Westminster attack: the questions security professionals will be asking
Londoners were well aware that the next terror attack in the UK was a matter of when, not if, as the acting deputy commissioner of the Metropolitan Police said soon after the incident at Westminster Palace on March 22.
To improve London’s response to terrorism, decision-makers will expect lessons to be learnt from this incident. Over the coming weeks, security analysts will dissect the attack. They will try to gain insight into the attacker’s plan, and reassess current security systems.
This was a test of London’s security arrangements. Even if it is considered to have been a test passed, questions will be asked.
Why was Westminster Bridge not better secured? Why was the perpetrator able to leave his vehicle? Why was he able to get through the Palace of Westminster’s gates and walk towards the sanctuary of democracy, even if it was just for a few metres?
Security analysts will presumably dismiss some of these questions but come to note that, however horrific it was, this attack scenario was not an unexpected one.
Westminster is among the most protected sites in the UK and has been considered a key target for some time. March 22 must also have been considered a high risk date, given that it marked a year to the day since a series of coordinated terrorist attacks unfolded in Brussels.
Although rudimentary, the modes of attack and weapons used in the attack were expected, too. They are similar to those seen in the attacks in Nice and Berlin, and the Louvre knife attack in Paris.
The “crime script” of the attacker was equally unsophisticated: drive onto Westminster Bridge pavement, run over pedestrians and cyclists, crash car into railings, take two knives, walk to the palace’s Carriage Gates, walk towards the palace, stab police officer.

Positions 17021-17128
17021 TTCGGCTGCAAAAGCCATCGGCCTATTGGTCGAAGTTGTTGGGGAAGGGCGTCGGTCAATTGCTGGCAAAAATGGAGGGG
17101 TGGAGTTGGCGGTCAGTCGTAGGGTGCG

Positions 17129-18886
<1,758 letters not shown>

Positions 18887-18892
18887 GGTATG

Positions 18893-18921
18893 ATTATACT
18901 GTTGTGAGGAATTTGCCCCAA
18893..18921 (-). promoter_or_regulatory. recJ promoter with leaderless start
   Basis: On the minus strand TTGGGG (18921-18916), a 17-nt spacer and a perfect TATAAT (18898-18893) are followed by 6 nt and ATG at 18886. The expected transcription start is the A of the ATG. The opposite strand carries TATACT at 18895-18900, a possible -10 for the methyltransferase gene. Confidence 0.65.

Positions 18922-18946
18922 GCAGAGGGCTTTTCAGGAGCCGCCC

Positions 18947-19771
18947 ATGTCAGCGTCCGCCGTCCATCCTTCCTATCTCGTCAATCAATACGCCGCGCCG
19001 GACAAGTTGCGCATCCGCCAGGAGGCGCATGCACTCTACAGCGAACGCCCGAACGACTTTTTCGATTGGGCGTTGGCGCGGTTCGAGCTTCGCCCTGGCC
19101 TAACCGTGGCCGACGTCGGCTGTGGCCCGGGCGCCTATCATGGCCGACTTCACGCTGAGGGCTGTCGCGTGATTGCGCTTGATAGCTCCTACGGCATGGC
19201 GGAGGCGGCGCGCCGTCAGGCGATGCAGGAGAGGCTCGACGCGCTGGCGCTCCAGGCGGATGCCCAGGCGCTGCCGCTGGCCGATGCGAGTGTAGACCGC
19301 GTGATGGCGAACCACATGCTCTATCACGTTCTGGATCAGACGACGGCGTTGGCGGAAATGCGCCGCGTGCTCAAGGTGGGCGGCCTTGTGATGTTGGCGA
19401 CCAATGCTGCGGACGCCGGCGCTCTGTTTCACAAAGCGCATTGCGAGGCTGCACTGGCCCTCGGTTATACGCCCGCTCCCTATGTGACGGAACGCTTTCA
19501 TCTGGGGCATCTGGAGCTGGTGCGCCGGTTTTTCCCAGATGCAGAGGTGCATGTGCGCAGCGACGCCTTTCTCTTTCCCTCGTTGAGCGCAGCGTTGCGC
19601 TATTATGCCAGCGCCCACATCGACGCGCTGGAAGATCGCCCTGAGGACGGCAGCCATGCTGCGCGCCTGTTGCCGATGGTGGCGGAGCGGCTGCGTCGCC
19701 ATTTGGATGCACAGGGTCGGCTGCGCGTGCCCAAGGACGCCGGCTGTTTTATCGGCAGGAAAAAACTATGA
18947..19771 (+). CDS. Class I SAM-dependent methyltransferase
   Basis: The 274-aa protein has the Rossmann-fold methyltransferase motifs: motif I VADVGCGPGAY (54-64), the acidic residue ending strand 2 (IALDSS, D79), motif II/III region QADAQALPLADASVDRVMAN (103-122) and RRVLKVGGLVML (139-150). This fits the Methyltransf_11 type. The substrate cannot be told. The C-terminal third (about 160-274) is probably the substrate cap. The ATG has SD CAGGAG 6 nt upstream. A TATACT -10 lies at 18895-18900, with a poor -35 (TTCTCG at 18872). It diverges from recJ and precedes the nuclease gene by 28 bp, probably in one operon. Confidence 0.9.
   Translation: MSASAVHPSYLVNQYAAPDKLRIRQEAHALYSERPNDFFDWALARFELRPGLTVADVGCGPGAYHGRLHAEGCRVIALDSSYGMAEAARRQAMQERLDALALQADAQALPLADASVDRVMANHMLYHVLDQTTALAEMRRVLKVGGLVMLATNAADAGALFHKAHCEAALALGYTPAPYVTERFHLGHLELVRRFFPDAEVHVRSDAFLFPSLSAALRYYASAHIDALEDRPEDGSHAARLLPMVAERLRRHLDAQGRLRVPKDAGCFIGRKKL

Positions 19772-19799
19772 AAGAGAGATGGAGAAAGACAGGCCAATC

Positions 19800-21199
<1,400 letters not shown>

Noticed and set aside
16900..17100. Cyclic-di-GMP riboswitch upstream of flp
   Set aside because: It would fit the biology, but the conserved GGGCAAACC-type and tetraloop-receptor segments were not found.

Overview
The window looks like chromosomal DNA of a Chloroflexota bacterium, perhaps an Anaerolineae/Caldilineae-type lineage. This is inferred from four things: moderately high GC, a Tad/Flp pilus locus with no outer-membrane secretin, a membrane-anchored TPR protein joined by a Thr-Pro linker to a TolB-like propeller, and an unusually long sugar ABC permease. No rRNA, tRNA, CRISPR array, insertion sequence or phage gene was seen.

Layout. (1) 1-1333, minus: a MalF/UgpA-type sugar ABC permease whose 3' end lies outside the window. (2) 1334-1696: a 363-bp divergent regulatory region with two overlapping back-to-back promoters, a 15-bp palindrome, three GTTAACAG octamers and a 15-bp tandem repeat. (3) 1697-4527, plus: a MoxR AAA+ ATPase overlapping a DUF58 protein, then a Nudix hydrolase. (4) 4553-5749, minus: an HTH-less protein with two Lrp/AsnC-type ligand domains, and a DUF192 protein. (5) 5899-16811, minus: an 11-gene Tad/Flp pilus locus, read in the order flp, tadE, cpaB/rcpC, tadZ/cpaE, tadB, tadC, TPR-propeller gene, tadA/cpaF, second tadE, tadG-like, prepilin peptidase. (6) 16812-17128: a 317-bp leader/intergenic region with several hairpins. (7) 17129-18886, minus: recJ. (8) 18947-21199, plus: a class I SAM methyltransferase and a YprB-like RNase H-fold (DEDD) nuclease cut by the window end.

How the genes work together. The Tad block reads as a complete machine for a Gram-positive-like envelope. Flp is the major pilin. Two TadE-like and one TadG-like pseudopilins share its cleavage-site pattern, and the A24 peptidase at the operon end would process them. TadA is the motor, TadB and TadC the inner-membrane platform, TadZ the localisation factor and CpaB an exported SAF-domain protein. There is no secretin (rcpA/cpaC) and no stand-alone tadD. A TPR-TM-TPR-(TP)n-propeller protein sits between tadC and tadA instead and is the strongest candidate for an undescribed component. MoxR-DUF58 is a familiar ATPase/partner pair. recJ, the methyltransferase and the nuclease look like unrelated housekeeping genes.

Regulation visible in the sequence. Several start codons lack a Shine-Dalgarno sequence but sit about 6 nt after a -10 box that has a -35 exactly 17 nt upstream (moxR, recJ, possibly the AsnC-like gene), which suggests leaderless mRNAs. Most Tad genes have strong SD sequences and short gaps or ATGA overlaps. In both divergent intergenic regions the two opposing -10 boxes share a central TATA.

Reviewing security measures
Alongside the deaths and injuries caused by the attacker, this incident meant the prime minister had to be evacuated from the area, parliament was put on lockdown and parliamentary business was adjourned in both London and Edinburgh.
Some may feel that more should be done to reduce the consequences of attacks of this kind in the future. Others may argue that they cannot always be prevented and that the police’s intervention was both rapid and effective (and that the solutions to the weaknesses are to be sought elsewhere).
And indeed, given the nature of this attack, it’s difficult to see how to prevent a repeat event without changing the face of London.
Westminster Bridge has been considered a dangerous place since as early as the 19th century. Deaths and injuries caused by horse carriages were so frequent at the northern end of the bridge at that time that the authorities introduced the first (road) traffic light in the world there.
In the same way, this attack may stimulate the creation of innovative, affordable and non-intrusive physical protection systems. In the meantime, though, protective bollards remain a credible option to protect public spaces.
The wider installation of bollards (including automated retractable ones) was mentioned following the Nice attack on Bastille day. It was also mooted in a 2016 review of London’s preparedness to respond to a major terrorist incident and is considered a serious option against run-over attacks.
However, these proposals remain controversial. Many people oppose the securitisation of public spaces so the question of “how much is too much?” is always hanging in the air.
To answer it, policymakers will need to examine the deeply troubling question at the heart of terrorism risk management: if attacks by lone actors cannot be prevented, when is the damage so high that new measures should be introduced in our streets?